a father’s story
Last Sunday at church, we were asked what brings us joy, as joy was this week’s advent theme. Typically, I would have to ponder on questions like these, but this one was easy.
It all began on the 5th of July. At about 2 O’Clock in the afternoon, Hollyanne was admitted to Labor and Delivery for high blood pressure (frequent hospital stays had become normal for us). I was at work. Fast forward to 5 O’Clock. I got off work and head to the hospital. At this point, Hollyanne was anxiously waiting for the doctor to come by, check on her and the baby, and discharge her. Finally, the doctor came in. He told us that we would have a baby by the end of the week. This news was very unexpected for two soon-to-be new parents AND for two people who plan EVERYTHING. I remember looking at the doctor and asking if we could go home, “get prepared,” and come back later. The answer was a clear “no.” We were in disbelief. DeLanie was not supposed to arrive until the middle of August!
I left the hospital without Hollyanne, phoned close friends and family (shaking, stuttering, and probably pale as a ghost) and headed home to piece together some sort of hospital bag for Hollyanne.
This was a long day for Hollyanne, as we prepared for our precious arrival. I went to work and friends and family visited to keep Hollyanne company. The excitement and wonder were building up for the next day.
I remember waiting anxiously for DeLanie’s arrival. Taking everything in. Sitting quietly beside Hollyanne’s bed. Sending out updates. Praying continuously. The excitement, the nerves. A moment in life I could relive over and over.
Then the moment came - DeLanie was here! Joy!
Once DeLanie arrived the atmosphere quickly changed as things became tough for Hollyanne. I had two options, head to the NICU with DeLanie or stay with Hollyanne. As I held Hollyanne’s hand, prepared to stay, she looked at me with the last little bit of energy she had and told me to go. I looked around the room and I saw my own mom holding Hollyanne’s other hand, eyes closed, fervently praying out loud (tears are streaming down my face as I think about the God my mom undoubtedly knows). I trusted that Hollyanne was going to be just fine. I went with DeLanie, unsure of what exactly was going on with Hollyanne.
Once we arrived in the NICU, I held DeLanie’s hand for the first time, and she my finger, and I said a prayer for her and her mom. My two girls, so helpless at the same time. I felt the need to go back and be with Hollyanne and made it back just in time before she was rushed into surgery. Time never went by so fast in my life, 6 PM - 10 PM seemed like a mere 30 minutes (isn’t it suppose to go by slower?) While we were all waiting for Hollyanne to get out of surgery, I couldn’t keep all the emotion in any longer. Being the guy that doesn’t show much emotion, I walked to the restroom and tears started falling down my face. I had never felt God so near. On my knees on the floor in a hospital restroom (it was clean) I prayed my best prayer. At the same time, so many others were praying for us: friends, family, even people we didn’t know. I was scared, we were all scared.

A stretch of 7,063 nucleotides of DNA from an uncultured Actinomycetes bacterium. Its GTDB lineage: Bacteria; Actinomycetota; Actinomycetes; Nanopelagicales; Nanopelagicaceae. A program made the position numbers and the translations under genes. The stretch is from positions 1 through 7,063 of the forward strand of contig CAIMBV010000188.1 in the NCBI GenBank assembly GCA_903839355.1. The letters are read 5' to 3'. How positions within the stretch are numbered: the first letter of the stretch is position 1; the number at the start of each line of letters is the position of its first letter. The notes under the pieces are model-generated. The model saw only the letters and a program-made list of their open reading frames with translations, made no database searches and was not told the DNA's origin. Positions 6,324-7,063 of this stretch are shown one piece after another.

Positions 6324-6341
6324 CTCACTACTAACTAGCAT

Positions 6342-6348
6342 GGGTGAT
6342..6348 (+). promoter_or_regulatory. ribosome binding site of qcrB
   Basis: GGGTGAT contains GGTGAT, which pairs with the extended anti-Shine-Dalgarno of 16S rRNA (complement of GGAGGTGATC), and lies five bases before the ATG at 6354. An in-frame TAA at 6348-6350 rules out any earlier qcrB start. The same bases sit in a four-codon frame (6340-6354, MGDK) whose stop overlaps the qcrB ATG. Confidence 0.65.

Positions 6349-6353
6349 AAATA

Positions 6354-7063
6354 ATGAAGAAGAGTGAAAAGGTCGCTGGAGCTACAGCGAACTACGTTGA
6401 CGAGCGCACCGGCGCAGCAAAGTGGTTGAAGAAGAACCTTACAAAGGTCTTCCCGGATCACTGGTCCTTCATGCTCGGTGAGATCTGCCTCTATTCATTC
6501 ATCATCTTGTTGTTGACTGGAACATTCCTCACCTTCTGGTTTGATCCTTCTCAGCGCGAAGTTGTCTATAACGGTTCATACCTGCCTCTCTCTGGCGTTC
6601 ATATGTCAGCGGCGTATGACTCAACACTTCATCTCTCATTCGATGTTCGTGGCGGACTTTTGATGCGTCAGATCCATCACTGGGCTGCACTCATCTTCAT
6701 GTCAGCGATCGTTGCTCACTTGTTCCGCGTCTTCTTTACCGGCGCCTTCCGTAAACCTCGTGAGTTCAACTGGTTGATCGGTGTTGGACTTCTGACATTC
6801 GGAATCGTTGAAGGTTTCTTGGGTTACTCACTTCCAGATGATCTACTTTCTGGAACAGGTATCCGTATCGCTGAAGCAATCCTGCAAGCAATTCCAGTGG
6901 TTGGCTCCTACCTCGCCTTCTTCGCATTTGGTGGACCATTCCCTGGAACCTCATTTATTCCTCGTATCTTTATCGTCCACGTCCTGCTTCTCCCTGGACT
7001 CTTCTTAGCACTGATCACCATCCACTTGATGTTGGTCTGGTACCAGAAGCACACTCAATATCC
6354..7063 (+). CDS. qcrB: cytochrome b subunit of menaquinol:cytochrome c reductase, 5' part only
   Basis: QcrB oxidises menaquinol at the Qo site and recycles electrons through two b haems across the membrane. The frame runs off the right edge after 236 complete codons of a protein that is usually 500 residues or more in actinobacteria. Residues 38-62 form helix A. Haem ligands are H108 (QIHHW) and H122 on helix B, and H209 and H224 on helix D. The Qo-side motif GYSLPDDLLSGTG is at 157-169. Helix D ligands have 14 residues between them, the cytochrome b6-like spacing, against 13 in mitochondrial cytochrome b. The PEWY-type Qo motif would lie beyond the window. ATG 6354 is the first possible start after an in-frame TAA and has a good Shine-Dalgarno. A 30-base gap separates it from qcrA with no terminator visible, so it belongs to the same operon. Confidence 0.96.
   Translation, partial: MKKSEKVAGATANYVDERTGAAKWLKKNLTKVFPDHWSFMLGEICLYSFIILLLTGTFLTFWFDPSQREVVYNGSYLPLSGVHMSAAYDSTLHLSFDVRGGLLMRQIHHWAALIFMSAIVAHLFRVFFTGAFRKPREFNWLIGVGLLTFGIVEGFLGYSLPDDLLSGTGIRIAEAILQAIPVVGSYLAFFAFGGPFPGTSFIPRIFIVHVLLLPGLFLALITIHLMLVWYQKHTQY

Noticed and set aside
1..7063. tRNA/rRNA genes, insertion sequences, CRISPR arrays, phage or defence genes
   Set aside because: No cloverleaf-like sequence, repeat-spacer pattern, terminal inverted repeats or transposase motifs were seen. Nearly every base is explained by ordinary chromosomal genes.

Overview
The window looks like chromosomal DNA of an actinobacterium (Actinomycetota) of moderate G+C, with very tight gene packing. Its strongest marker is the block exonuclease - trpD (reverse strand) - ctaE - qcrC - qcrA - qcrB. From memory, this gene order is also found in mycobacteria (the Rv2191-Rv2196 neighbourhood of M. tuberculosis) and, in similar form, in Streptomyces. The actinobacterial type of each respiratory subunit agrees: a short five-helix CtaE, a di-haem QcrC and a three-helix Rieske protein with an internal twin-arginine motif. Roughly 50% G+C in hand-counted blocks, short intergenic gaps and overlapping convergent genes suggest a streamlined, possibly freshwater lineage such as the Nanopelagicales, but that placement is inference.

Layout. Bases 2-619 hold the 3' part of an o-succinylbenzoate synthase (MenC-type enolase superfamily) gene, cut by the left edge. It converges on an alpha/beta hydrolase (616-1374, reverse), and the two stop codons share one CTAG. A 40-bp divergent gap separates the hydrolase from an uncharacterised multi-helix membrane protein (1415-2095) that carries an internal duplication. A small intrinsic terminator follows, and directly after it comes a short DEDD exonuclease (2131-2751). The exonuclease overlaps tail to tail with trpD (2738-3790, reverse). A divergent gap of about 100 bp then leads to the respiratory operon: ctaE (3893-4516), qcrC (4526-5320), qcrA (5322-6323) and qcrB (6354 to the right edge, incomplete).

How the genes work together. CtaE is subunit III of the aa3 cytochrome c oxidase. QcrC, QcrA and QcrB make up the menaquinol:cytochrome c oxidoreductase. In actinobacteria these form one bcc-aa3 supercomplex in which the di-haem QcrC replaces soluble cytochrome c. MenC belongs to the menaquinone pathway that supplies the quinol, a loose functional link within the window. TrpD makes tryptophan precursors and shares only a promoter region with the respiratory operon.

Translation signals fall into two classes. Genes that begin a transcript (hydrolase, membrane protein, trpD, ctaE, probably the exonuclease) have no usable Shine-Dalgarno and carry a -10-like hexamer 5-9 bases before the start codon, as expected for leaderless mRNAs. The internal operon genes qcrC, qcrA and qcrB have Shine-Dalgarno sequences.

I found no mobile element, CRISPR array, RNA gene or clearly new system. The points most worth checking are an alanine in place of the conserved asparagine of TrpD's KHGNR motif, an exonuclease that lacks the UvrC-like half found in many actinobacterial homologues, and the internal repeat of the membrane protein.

What a night! To keep it short and not go into much detail, Hollyanne made it out of surgery, but required lots of care and needed lots of rest! But early excitement gave us both the energy we needed. We welcomed a few friends early in the AM, all ready to meet DeLanie. First, I wheeled Hollyanne down to meet her miracle for the first time in her coherent mind.
To give some context - Hollyanne has Type 1 Diabetes. Meaning, her pancreas does not work at all, requiring her to be completely insulin dependent. Due to this condition, Hollyanne was considered a “high risk pregnancy.” The only concern for DeLanie at birth was that they would have to help DeLanie get her pancreas working like normal.
Once we made it to the NICU, we were greeted with the best doctors and staff! Overnight they had discovered that DeLanie’s x-rays showed something abnormal. They ran a few tests and the results came back positive. DeLanie was diagnosed with NEC which stands for Necrotizing Enterocolitis. To help DeLanie’s stomach begin healing, she had to go without anything on her stomach for 7 full days. She received the nutrients she needed only by IV. Despite this, it was still a blessing that DeLanie’s pancreas was working just fine!
Hollyanne was discharged from the hospital with a good report. As we packed up to leave the hospital, it broke our hearts to leave our little girl there. We went home, unpacked, prepared things for the week as much as possible and headed back to the hospital.
As DeLanie remained in the hospital the next two weeks, we were up at the hospital early in the morning and, for me, late at night. We were blessed that DeLanie made her arrival when she did, and not any sooner. The NICU was a happy and sad place to be. It was a place of new life, hope for the future of the little ones, and a place where friendships were made.
Joy at Christmas
With all that said, we find joy in where we are today and in the trials we faced to get here. We tell our story because we’ve experienced just a small piece of the joy the world experienced over 2,000 years ago. It’s crazy how we don’t see that girl who was lying in the NICU connected to all those machines. We see a precious miracle who brings a smile to our faces. DeLanie brought us joy on that 7th day of July and continues to bring us joy each day. The joy we feel from DeLanie’s birth is just a tiny piece of the joy we experience and receive from the birth of Jesus.
May you feel that JOY today and throughout this Christmas Season.
Author: Dillon Craft (DeLanie's Daddy)